MORGANTOWN — Supporters of Senator Joe Manchin’s voting rights reform Freedom to Vote Act rallied in front of the Zackquill Morgan statue on Spruce Street Wednesday afternoon. About 40 people were in attendance, including several state delegates, university activists and community members.
Morgantown was just one of several stops across West Virginia as part of the Freedom to Vote Relay that started in Charleston, aiming to end in Charles Town Wednesday evening.
However, an hour after the relay left downtown Morgantown, a procedural vote on the Senate floor blocked the Freedom to Vote Act from debate, effectively ending its legislative journey.
“The right to vote is fundamental to our Democracy. Today’s vote was disappointing, but I am committed to finding a bipartisan path forward to restore peoples’ faith in our Democracy and protect that right for every American,” Sen. Manchin said via email.
“Almost everybody here … has the right to vote. It’s the freedom to vote that’s important, unimpeded, unhindered, and this bill that they put together, there is absolutely nothing partisan about it,” said Tucker County Democratic chair Michael McClintock. Over the summer Sen. Manchin opposed another election reform bill, the For the People Act, in part due to its partisan nature.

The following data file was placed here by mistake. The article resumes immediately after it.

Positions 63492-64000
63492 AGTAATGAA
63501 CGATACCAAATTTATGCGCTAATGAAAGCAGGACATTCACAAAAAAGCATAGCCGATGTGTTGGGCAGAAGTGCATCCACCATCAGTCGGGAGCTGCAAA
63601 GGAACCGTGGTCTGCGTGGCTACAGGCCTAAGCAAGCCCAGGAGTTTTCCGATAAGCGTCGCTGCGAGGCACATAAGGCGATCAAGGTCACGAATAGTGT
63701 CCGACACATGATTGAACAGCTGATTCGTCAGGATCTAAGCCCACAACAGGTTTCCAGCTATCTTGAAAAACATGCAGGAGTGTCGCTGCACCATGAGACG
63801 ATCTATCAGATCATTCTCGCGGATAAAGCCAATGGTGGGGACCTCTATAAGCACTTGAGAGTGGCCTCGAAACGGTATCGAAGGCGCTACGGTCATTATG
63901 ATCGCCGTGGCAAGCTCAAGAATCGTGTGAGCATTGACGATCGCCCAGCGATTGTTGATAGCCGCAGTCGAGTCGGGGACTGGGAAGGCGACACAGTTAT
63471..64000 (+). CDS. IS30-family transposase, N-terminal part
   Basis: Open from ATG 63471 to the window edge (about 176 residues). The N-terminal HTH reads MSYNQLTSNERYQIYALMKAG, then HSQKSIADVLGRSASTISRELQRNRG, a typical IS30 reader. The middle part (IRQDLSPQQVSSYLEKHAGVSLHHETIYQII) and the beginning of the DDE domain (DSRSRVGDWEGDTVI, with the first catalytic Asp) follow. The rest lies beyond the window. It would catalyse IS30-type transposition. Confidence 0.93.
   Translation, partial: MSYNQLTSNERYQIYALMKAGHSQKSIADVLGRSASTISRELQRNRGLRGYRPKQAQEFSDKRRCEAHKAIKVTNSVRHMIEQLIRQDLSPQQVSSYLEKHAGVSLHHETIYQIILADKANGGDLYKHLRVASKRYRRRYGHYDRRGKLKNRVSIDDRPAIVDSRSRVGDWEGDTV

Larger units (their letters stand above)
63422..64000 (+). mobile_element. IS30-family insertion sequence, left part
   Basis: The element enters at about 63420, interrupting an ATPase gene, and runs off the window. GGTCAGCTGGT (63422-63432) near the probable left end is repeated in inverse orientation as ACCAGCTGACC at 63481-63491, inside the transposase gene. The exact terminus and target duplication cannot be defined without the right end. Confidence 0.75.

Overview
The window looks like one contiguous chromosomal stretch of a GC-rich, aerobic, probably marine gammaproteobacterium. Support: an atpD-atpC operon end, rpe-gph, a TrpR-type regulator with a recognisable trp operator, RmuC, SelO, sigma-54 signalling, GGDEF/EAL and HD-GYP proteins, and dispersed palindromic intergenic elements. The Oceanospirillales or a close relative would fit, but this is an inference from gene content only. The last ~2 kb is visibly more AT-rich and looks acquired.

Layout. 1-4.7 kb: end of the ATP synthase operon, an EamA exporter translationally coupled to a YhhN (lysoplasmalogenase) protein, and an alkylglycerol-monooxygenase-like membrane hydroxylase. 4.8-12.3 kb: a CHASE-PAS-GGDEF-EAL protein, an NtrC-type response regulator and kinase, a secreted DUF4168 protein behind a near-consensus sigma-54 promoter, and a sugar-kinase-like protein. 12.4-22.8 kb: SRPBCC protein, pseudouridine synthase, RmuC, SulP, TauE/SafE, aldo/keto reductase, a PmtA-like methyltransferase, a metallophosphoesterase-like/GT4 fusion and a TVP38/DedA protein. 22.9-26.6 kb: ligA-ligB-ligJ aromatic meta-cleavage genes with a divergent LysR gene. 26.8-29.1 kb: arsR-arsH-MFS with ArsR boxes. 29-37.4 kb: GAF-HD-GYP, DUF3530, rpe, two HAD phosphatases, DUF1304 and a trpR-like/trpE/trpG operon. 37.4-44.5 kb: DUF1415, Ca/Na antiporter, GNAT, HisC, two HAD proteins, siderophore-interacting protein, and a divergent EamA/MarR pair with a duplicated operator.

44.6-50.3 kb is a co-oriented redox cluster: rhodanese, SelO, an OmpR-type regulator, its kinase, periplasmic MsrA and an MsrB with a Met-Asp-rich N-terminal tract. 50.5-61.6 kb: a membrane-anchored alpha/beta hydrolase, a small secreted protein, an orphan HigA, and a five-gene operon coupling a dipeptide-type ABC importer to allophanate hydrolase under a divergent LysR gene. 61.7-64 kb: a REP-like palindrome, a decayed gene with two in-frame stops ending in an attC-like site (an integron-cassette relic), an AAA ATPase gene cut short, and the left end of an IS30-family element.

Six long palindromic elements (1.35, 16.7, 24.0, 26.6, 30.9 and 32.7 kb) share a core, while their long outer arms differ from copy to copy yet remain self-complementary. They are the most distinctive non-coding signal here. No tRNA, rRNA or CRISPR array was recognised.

Topics of discussion at the rally ranged from same-day registration to absentee ballots and the re-enfranchisement of felons. Many who attended spoke about the broad need for protection of voting rights against increasing erosion across the United States.
“All these efforts across our nation to limit people’s right to vote, well, why would we do that? Don’t we want every single citizen to be able to exercise their vote as a citizen, their rights?” Delegate Barbara Evans Fleischauer asked of the crowd. Voter suppression as documented in states like Georgia last fall, was a regular topic of comment.
“It doesn’t stop with the boundaries and the barriers of West Virginia. We need this in Georgia. We need this in Louisiana. We need this in Texas,” Delegate Danielle Walker said of the need for federal action on voting. “Our vote is our voice and our voice is our vote.”
“It’ll standardize it so that it’s less confusing for voters who want to vote for the first time or want to figure out simple things like changing your address, which is really important for college students,” said Elliot Dotson of the West Virginia college Democrats.
Delegates John Doyle and Evan Hansen both discussed the bill’s enactment of nonpartisan, independent redistricting committees, something Delegate Doyle attempted to implement in West Virginia this year. Many of the delegates present for the rally left soon after making their statements to make it to Charleston for a vote on West Virginia’s redistricting.
The relay continues today with a hand-off to a contingency of Maryland volunteers at Harper’s Ferry. They will cycle to Washington D.C. by Saturday for a Freedom to Vote “Rally at the Finish Line” in support of several pieces of voting rights legislation.